I remember when I first started to drive. I didn't much like the other drivers, and I didn't understand why people honked at me for going 60 on the freeway when the speed limit is 60. I left in the wee hours of the morning to drive into Seattle for school, and packed back up in the afternoon to head to Edmonds. I was a bit of a road warrior. And I had a cell phone. Granted, it was a flip phone with no text messaging-it was a device used mostly to tell my parents "made it to school" or "on my way home". But it sat next to me in my cupholder as I drove. I wasn't supposed to talk and drive, but it wasn't illegal. My parents just weren't fans of the idea (At 27, I don't blame them. At 16, I thought they were overprotective - but Catholic guilt won the better of my inner rebellion). Fast forward 11 years, and suddenly touching your phone is illegal. And I don't entirely disagree.
I admit to thinking I'm a great driver. I was trained on a 1989 Volvo Station Wagon (and I truly believe every kid should start with a slightly aged car) and that car had it's quirks. I also juggled more freeway miles then I like to remember, and managed to eat, drink coffee, change my sweatshirt and even once I put on mascara. Today, I would assume that I've improved a little with age and 3 years driving experience in Los Angeles. And somehow I'm nervous to do more than snack or sip coffee while driving. I memorize directions, leave the house fully mascara-ed and keep at least three fingers on the wheel (kidding, it's usually a full hand - at least). So why am I so cautious these days? Well, first of all, it's illegal and I don't do law-breaking well. Secondly, I remember thinking I was invincibly perfect at 16 and, let's be honest, I probably wasn't. Inexperience and a bit of bravado made me overconfident. Throw an actual texting, internet-ing cell phone into the mix and holy cow, even I would have trouble keeping the car on the road.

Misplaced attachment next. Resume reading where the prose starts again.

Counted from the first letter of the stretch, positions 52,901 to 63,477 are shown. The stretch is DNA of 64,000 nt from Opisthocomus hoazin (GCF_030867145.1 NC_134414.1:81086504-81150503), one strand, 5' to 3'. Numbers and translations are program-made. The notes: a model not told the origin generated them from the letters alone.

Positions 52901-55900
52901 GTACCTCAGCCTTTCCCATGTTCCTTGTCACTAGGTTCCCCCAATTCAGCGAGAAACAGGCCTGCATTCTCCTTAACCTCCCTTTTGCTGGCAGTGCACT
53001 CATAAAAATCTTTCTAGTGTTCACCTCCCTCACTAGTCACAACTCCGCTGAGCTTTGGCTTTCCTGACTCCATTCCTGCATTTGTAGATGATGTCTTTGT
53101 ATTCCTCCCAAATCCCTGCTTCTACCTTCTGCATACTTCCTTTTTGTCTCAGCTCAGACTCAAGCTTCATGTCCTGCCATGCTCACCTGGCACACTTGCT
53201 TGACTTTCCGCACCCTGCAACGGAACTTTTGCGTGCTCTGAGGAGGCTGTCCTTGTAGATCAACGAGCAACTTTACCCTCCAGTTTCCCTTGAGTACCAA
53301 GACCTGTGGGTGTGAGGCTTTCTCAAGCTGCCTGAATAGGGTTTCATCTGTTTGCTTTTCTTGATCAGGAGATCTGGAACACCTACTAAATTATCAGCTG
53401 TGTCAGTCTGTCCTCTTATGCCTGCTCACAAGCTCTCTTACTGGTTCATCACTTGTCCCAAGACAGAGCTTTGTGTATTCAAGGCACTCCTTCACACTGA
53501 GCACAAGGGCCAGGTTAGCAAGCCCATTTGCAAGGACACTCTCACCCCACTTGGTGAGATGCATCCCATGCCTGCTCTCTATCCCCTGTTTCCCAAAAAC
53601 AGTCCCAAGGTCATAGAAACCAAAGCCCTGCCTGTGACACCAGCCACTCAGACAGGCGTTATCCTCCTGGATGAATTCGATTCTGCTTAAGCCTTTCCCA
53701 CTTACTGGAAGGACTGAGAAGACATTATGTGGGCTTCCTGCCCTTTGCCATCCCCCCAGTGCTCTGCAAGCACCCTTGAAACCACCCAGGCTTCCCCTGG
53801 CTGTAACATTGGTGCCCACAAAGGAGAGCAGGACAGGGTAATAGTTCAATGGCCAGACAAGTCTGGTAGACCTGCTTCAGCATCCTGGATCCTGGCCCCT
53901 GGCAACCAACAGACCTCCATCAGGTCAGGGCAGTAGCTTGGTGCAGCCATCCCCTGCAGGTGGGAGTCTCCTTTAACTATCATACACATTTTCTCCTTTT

An article in Insurance Journal talked a lot about talking or texting and driving. They think it's going to get worse before it gets better, because many of the young drivers are so smartphone-dependent. My concern isn't necessarily with them but with people my age. We learned to drive in that window of years where cell phones were common, but not yet outlawed. Our formative years behind the wheel came with a phone. While we may have had rules against it, it still happened (except for me, of course) and text messaging was a "thing" my senior year of high school and all through college. Does that mean that texting or talking or Google-ing behind the wheel is safe as soon as you turn 25? Of course not. I just think that maybe we should stop focusing on the teens and look at those of us that are considered grown-ups now and what behaviors we might have outside of the phone.
I'm looking at this from a slightly different angle, perhaps, and maybe those awfully effective anti-texting ads worked on me, but I am in favor of these no-phone rules. But at the same time, shouldn't we consider other distractions? I've seen people reading newspapers, eating a bagel while talking on the phone and using a butane curling iron. All of this here in Seattle, during assorted rush hours. I worry that while the no-phone rules are important and can be effective, that maybe all of the other distractions aren't being considered. Could we be placing too much of the distraction pie on phones and not enough on driving-while-styling or the snack-and-go? Maybe the problem isn't with the rules we make, but with the behaviors we teach young kids who become drivers. Just a little something to think about.